Consuming omega-3 fatty acid supplements can potentially reduce disruptive and even abusive behaviour in kids, researchers have found.
Improving child behaviour could also lead to improvements in parent behaviour. However no study has examined whether omega-3 supplementation in children could reduce intimate partner violence or child maltreatment by their adult caregivers, the researchers said.
"This is a promising line of research because omega-3 fatty acids are thought to improve brain health in children and adults," said Jill Portnoy, Assistant Professor in the University of Massachusetts - Lowell, US.
"There is more to be learned about the benefits, but if we can improve people's brain health, and behaviour in the process, that's a really big plus," Portnoy added.
The research is an example of how biological and social factors can help explain and predict impulsive and risky behaviour in children, he said.
For the study, published in the journal Aggressive Behavior, a group of 200 children were randomised to receive either a fruit drink containing 1 gm of omega-3 fats and a placebo group drank the same fruit drink without omega-3.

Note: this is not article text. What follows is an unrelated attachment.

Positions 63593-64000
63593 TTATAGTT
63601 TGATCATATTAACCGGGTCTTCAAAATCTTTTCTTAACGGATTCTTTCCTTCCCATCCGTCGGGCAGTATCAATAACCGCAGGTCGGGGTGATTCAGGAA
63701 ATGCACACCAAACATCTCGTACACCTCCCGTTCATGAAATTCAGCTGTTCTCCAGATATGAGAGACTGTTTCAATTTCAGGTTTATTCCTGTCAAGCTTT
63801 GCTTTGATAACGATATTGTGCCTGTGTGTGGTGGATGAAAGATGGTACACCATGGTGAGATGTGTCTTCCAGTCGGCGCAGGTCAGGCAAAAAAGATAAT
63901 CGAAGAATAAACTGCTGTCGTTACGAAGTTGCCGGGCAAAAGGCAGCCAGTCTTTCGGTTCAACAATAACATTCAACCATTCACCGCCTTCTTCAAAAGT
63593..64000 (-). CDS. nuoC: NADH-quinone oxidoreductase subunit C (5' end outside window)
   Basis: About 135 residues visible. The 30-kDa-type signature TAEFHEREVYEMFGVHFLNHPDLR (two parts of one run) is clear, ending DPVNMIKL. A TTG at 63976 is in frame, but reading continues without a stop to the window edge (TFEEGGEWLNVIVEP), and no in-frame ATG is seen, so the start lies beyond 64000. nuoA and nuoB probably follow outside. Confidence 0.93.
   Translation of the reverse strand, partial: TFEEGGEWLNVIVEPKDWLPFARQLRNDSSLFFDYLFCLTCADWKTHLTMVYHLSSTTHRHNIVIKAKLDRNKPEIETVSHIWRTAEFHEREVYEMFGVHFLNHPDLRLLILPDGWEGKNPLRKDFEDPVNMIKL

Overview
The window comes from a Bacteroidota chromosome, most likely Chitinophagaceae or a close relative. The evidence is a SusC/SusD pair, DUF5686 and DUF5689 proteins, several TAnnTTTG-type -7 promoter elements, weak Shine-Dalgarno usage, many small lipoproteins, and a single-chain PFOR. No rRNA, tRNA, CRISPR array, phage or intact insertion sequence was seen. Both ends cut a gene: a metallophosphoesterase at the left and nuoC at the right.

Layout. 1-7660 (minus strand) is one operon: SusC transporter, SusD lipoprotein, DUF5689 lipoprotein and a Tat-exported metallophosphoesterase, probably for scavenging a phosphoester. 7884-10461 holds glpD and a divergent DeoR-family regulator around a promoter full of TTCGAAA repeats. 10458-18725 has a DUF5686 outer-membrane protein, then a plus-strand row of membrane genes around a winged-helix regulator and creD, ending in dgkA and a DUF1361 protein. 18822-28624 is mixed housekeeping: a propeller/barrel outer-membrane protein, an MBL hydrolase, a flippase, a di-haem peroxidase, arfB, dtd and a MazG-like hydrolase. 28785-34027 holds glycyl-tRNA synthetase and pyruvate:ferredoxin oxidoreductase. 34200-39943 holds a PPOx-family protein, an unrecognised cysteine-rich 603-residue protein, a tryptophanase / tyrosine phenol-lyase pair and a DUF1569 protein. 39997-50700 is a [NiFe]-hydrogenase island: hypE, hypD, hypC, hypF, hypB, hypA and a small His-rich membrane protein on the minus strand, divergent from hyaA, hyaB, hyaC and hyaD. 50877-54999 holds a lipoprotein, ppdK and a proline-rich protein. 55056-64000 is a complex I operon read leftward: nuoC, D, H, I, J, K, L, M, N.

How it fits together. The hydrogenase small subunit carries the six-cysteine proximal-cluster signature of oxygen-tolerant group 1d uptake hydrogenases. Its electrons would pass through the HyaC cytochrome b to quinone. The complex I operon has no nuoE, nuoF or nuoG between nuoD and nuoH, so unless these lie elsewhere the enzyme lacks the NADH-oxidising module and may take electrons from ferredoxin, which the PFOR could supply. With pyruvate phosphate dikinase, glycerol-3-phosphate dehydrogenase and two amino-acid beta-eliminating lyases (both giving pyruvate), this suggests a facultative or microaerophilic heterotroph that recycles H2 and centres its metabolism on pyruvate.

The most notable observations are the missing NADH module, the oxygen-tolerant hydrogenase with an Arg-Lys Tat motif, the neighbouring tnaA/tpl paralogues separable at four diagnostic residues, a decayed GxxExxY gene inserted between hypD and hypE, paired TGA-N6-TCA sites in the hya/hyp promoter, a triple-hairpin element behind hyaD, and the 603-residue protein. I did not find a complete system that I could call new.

Caregivers of children in the omega-3 group reported long-term reductions in psychological aggression.
Improvements in adult psychological aggression were correlated with improvements in child externalising behaviour scores.
No differences were reported for child maltreatment.
"This study is the first to show that omega-3 supplementation in children can reduce inter-partner psychological aggression among adult caregivers not receiving supplements," the researchers said.
"Findings suggest that improving child behaviour through omega-3 supplementation could have long-term benefits to the family system as a whole," they noted.